• Thanks for the detailed example, Sherene! It’s so easy to get carried away with the creative aspects of a project.

      I’m sorry that had to happen, but it’s great that you recognize your opportunity to fine-tune your approach going forward. 🙂

  14. I love this series of articles, really!
    Being in the service business as a wellness practitioner and life coach, it’s hard work to differentiate yourself from the masses.
    I agree with don mead, everybody promotes himself through a website and they can write whatever so that making it for a prospect even harder to choose.
    Even how clients dictate price because that’s what they know and pay everywhere.
    To grow your exceptional niche business takes time, perseverance and client loyalty.

  15. Generally, I don’t try to check all day long what the others are doing in my niche, I like to do this from time to time, but not very often.
    My work needs to surface above the others by simply providing the best services to my clients.
    It took me about six months to truly start gaining a good portfolio of clients, but now after reaching some good results with my first clients, my business works by itself.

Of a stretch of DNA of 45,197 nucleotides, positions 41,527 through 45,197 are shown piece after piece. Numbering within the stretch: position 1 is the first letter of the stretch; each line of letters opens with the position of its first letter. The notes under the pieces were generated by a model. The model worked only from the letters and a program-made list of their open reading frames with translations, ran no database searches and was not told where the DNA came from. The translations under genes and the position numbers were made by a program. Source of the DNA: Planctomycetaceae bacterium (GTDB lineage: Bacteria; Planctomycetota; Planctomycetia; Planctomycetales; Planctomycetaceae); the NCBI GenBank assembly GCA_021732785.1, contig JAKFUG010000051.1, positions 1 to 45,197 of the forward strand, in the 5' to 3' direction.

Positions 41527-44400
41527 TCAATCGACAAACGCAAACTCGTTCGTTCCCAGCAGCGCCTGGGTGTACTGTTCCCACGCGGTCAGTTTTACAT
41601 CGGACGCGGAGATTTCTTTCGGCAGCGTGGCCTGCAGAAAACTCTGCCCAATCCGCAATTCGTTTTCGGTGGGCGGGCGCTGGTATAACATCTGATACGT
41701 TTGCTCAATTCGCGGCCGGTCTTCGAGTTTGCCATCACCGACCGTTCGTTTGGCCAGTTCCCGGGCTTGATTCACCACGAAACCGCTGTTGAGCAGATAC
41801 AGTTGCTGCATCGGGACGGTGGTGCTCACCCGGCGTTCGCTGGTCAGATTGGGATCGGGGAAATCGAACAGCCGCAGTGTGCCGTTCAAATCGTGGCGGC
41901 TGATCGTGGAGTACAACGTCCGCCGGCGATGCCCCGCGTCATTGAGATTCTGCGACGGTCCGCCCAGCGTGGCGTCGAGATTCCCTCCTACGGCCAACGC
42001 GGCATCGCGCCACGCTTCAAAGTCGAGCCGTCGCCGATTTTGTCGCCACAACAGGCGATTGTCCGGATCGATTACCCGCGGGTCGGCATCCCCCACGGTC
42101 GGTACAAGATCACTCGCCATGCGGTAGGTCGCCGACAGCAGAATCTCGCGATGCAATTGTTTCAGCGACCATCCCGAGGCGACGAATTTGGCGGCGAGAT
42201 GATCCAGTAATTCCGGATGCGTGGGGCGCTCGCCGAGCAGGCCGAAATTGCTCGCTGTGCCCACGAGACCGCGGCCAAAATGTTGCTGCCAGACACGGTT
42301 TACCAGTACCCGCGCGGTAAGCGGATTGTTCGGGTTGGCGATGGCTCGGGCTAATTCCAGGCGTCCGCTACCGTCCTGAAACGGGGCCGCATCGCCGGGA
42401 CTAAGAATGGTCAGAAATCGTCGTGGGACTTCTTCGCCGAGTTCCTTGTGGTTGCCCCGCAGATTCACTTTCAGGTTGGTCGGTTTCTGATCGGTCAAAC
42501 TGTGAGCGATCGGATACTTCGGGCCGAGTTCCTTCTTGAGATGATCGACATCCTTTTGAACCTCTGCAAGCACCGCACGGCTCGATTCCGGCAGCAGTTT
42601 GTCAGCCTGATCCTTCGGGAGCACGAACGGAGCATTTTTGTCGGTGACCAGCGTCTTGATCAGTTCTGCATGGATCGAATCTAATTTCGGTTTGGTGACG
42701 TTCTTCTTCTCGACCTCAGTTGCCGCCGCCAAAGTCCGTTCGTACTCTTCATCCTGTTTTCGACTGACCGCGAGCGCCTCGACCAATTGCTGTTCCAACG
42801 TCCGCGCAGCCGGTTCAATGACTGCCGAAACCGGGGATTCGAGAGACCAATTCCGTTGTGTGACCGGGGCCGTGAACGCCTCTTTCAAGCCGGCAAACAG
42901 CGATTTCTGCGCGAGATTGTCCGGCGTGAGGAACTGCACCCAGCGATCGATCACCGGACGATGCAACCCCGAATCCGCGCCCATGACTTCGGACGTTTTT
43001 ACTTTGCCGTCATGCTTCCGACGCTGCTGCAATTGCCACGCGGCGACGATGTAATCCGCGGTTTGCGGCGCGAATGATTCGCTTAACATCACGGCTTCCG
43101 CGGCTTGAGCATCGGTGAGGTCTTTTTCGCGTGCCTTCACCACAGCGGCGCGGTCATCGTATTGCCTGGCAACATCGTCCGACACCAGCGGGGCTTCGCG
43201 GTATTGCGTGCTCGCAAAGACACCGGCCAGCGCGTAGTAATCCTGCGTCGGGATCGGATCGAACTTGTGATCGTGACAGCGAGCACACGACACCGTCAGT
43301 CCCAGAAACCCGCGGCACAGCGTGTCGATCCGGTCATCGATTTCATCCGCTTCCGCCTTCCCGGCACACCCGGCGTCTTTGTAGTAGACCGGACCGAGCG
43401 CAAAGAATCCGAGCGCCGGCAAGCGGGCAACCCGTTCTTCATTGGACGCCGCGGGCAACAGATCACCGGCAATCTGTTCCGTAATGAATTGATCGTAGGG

16. This! All of this. Having such tools as discovery questionnaires at the ready has saved me endless grief. The moment a prospect tells me something like, “I can’t answer any of these questions on my marketing goals, we were hoping you could do that,” that one tool and practice has paid for itself in the time and effort to set it up.

    It doesn’t always mean the end of the conversation, but it’s a big red flag. If they realize that creating a series of articles with no clear purpose for what those articles are meant to gain them, I can instead propose helping them develop their strategy to start.

    But if they insist that they can get “any writer” to write their articles who “don’t need to worry about my strategy,” then they are not the client for me, and I am not the writer for them.

    Hard to hit a target your client doesn’t have, and gigs like that quickly turn into nothing but misery. Nope!